While it is sometimes very simple, like a UPS or Amazon driver are obviously employees of their respective companies, many other companies consider their drivers as independent contractors. Think of ride-share companies that do not consider their driver’s as employees, but independent contractors. Many trucking companies use similar tactics and consider their drivers as independent contractors.
The question of who is an employee versus independent contractor is extremely facts intensive and can be very complicated. But one of the most important facts is Right of Control over the actions of the person. If the defendant set detailed instructions and maintained control over the manner and means in which the person is to conduct their work, you are much more likely to find an employment relationship. The less control the defendant has, the less likely the person will be found to be an employee.
For example, the average homeowner does not provide detained instructions or control the manner in which a plumber is going to fix their bathroom. Therefore, if the homeowner will likely not be responsible for the negligence of the plumber they hired for the day. On the other hand, Roto-Rooter provides strict instructions to their plumbers concerning where they will go, how they will invoice, what tools they have, and when they will work. Therefore, Roto-Rooter is more likely to be found responsible for the negligence of one of the plumbers they control.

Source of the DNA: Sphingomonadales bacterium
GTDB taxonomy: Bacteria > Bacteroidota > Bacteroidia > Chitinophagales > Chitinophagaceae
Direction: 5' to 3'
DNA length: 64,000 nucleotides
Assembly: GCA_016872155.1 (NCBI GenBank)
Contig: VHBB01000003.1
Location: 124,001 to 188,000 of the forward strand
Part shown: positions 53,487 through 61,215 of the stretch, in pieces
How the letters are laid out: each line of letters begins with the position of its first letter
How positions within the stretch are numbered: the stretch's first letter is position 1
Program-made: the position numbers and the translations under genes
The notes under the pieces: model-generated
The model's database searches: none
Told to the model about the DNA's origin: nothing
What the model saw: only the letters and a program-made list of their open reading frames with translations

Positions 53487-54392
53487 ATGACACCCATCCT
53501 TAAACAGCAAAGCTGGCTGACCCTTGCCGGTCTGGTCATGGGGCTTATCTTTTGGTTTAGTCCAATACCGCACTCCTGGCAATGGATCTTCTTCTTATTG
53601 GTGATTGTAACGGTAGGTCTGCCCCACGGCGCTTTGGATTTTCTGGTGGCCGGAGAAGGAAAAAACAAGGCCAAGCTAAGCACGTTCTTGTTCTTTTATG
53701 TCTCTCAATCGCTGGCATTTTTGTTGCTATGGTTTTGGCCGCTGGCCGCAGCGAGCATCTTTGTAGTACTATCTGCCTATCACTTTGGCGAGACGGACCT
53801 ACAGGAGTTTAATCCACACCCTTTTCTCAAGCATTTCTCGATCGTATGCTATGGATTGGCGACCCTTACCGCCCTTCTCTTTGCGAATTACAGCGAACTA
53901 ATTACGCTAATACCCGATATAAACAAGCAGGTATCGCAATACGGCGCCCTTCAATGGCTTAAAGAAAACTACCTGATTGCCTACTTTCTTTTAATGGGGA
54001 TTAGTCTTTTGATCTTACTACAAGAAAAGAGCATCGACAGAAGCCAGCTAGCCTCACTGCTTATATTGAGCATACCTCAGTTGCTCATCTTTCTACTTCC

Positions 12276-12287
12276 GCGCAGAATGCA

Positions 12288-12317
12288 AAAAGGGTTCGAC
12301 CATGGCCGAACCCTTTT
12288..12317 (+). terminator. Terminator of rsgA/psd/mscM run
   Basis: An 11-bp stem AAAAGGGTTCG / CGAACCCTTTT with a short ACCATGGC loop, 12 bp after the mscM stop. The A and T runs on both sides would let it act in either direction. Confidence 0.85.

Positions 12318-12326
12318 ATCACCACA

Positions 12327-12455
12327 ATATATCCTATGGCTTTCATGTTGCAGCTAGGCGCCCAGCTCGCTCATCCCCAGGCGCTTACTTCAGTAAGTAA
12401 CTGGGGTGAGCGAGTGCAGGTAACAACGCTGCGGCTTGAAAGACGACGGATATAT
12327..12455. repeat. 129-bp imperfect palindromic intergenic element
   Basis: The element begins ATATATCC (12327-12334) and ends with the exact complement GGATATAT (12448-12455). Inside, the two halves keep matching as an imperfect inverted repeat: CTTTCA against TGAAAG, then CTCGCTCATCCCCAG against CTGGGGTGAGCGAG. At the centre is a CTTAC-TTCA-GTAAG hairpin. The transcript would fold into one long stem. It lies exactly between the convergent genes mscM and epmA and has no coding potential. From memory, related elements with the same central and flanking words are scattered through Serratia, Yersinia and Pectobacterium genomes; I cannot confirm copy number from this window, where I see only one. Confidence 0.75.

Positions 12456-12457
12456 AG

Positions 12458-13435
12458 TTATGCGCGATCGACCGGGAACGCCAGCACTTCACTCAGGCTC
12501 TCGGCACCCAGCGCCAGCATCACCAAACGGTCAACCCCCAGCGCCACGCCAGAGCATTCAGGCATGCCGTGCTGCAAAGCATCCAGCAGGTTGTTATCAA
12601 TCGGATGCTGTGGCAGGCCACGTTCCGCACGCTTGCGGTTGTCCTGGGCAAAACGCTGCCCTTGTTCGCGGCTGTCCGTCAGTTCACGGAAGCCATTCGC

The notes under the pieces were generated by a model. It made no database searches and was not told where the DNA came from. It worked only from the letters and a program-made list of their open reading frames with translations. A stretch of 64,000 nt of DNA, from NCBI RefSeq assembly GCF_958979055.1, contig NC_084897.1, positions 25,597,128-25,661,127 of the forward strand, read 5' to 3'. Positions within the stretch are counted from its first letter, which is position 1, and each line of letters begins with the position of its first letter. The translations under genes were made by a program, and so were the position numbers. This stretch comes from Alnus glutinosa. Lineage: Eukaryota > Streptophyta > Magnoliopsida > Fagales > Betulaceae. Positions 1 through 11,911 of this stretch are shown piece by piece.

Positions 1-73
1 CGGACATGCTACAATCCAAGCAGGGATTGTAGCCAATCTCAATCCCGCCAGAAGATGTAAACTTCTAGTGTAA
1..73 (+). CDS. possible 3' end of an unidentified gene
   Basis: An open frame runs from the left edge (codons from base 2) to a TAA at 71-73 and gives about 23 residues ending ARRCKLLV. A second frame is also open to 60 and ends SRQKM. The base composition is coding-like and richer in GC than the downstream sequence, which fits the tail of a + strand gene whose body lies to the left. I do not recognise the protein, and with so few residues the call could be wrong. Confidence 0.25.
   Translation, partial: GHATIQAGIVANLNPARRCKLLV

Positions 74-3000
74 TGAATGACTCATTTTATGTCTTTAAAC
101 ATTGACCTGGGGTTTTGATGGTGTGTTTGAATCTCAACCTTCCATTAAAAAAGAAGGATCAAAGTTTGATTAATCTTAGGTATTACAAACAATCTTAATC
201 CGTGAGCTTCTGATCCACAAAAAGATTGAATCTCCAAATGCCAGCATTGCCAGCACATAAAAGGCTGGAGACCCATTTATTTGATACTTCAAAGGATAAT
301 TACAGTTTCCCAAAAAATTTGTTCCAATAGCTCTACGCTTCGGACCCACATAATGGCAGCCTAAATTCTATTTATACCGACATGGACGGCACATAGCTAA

The Employment Development Department of California maintains an Employment Determination Guide that might help you determine if someone is an employee or independent contractor. These factors include:
- Is the person instructed or supervised while working;
- Can the person quit or be fired at any time;
- Is the person engaging in work that the business regularly engages in;
- Does the person have a separate established business;
- Does the person make any business decisions which affect ability to make money;
- Does the person have any investment in the company;
- Does the defendant have any other people who do the same type of work;
- Did the defendant provide the equipment and tools to perform work;
- Is the work being performed skilled or unskilled;
- Did the defendant train the person to do the work;
- Is the person provided a set salary versus a per-job fee;
- Does the person regularly perform the same or similar work for the Defendant;
- Does the person believe they are an employee for the Defendant.
Kirakosian Law Can Help You Sue the Right Parties
Finding all the necessary defendants is not only difficult to do, it requires a considerable degree of practice. Attempting to do so without an experienced personal injury lawyer is simply not a good idea.
If you or someone you love has suffered harm or injuries because of someone else’s intentional or negligent actions, contact Kirakosian Law to discuss your legal options and to help you calculate and argue for the maximum amount of damages.